No DC Wasta
Well folks, your humble narrator is having some issues here in the Capitol. Namely a profound lack of wasta- specifically DC wasta.

In my battle against the rationality of ignorance, I've taken on a project regarding the second phase of the Senate Select Committee on Intelligence's review of pre-war intelligence in Iraq. The first phase of the report [.pdf] has already been completed and released.

The SSCI originally had five types of things, terms of reference, that they were going to examine to make their report. The first four were:

1.the quantity and quality of U.S. intelligence on Iraqi weapons of mass destruction programs, ties to terrorist groups, Saddam Hussein’s threat to stability and security in the region, and his repression of his own people;
2.the objectivity, reasonableness, independence, and accuracy of the judgments reached by the Intelligence Community;
3.whether those judgments were properly disseminated to policy makers in the Executive Branch and Congress;
4.whether any influence was brought to bear on anyone to shape their analysis to support policy objectives.

But, the fifth one turned out to be the most interesting one:

5.other issues we mutually identify in the course of the Committee’s review.

The committee "unanimously agreed to refine the terms of reference." Everyone on the committee agreed that they needed to look into these additional areas:

B. the collection of intelligence on Iraq from the end of the Gulf War to the commencement of Operation Iraqi Freedom;
C. whether public statements and reports and testimony regarding Iraq by U.S. Government officials made between the Gulf War period and the commencement of Operation Iraqi Freedom were substantiated by intelligence information;
D. the postwar findings about Iraq’s weapons of mass destruction and weapons programs and links to terrorism and how they compare with prewar assessments;
E. prewar intelligence assessments about postwar Iraq;
F. any intelligence activities relating to Iraq conducted by the Policy Counterterrorism Evaluation Group (PCTEG) and the Office of Special Plans within the Office of the Under Secretary of Defense for Policy; and
G. the use by the Intelligence Community of information provided by the Iraqi National Congress (INC).

This second phase of the report was a "top priority" for both the chairman and vice chairman of the Senate Select Committee.

We had unanimous agreement in a bipartisan committee on an issue that was a top priority for both the chair and vice chair of that committee. Moreover, we had a resolute commitment from the committee chair, Senator Roberts, "I made my commitment, and it will be done."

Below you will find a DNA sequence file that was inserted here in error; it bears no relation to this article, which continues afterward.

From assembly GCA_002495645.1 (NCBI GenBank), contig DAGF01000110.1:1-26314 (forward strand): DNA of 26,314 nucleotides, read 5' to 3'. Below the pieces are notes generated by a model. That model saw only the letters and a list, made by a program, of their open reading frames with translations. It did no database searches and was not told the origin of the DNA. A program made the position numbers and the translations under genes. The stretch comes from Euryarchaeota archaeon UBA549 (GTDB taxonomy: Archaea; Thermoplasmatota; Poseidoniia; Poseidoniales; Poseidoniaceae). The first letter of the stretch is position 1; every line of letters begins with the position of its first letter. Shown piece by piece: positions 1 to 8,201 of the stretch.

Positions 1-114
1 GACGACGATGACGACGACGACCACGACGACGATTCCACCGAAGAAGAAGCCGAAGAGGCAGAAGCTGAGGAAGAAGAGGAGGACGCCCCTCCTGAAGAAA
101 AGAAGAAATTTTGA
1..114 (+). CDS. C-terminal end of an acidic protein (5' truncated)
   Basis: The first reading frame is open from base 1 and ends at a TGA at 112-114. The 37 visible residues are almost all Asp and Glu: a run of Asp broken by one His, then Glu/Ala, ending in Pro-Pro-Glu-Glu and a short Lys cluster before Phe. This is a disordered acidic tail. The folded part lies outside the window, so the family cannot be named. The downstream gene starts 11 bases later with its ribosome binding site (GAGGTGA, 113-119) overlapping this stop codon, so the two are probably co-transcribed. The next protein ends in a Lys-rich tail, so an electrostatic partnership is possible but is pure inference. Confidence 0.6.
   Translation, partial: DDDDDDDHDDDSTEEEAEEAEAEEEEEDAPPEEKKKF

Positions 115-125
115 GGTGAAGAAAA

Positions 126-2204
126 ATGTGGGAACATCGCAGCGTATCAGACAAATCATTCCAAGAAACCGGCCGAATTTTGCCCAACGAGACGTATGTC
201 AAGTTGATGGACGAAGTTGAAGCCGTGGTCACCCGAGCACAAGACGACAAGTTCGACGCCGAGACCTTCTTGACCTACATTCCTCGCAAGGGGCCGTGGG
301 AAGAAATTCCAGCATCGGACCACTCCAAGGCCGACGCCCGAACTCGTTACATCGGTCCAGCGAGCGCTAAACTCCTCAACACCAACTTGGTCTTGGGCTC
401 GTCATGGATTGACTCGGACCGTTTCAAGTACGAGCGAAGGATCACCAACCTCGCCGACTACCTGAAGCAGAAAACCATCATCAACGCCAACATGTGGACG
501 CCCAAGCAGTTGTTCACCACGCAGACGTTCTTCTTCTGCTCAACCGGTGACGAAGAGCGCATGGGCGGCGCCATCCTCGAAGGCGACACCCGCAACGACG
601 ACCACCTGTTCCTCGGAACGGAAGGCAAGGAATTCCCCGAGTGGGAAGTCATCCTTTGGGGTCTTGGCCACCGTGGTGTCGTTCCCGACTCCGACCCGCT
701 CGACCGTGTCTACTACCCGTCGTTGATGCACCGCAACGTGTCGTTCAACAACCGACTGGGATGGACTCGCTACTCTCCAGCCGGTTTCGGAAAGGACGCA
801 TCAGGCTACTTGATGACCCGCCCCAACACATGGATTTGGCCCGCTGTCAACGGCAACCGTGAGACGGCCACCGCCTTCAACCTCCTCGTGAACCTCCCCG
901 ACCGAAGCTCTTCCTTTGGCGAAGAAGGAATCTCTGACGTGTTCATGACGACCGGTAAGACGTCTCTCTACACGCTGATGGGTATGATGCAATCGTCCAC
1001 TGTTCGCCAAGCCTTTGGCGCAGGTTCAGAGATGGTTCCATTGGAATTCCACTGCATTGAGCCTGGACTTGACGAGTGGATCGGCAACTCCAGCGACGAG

Sounds like the kind of thing that'd definitely get done, and get done posthaste at that, don't it?

Apparently, they were just joshin us.
Here it is, a year and a half later and the "top priority" and the firm "it will be done" have decayed into something that may never come to pass. Senator Roberts acts as if he doesn't know what to do with it. "So what do you do with that?" he asks.

So, I gave a hearty "Eff you!" to Rational Ignorance, put my money where my mouth is and decided to take my battle against the rationality of ignorance on the road to DC.

After my first contacts with Senator Levin's office and Senator Rockefeller's office I decided that having an "outlet" behind me might help get me in. So I wrote to's editor, Matt Bargainer, with the list of questions I had for the SSCI. I asked if I could say I was working on a piece for Antiwar. Mr. Bargainer said, "That's fine by me."
As some of you may remember, I previously was able to use Antiwar's wasta, such as it is, to get press credentials for a PMOI rally

I spoke w/ Melissa Schwartz, Senator Mikulski's press secretary. She sounded fairly positive. I sent her my original list of seventeen questions. However, the next day I received this emailed response:

Senator Mikulski cannot answer these questions in accordance with the rules of the committee.
Melissa Schwartz
Press Secretary
Office of Senator Barbara Mikulski

As I didn't think that the questions called for any classified information to be exposed, I figured that the Committee had some rules I wasn't aware of.
Wed, 27 Jul 2005, I emailed Ms. Schwartz the following:

Dear Ms. Schwartz,

Are all questions about the report off-limits, or is it just particular types of questions? If it's just particular questions, what kinds of questions are off limits? I'll avoid asking anything that the Senator would have to violate rules to answer.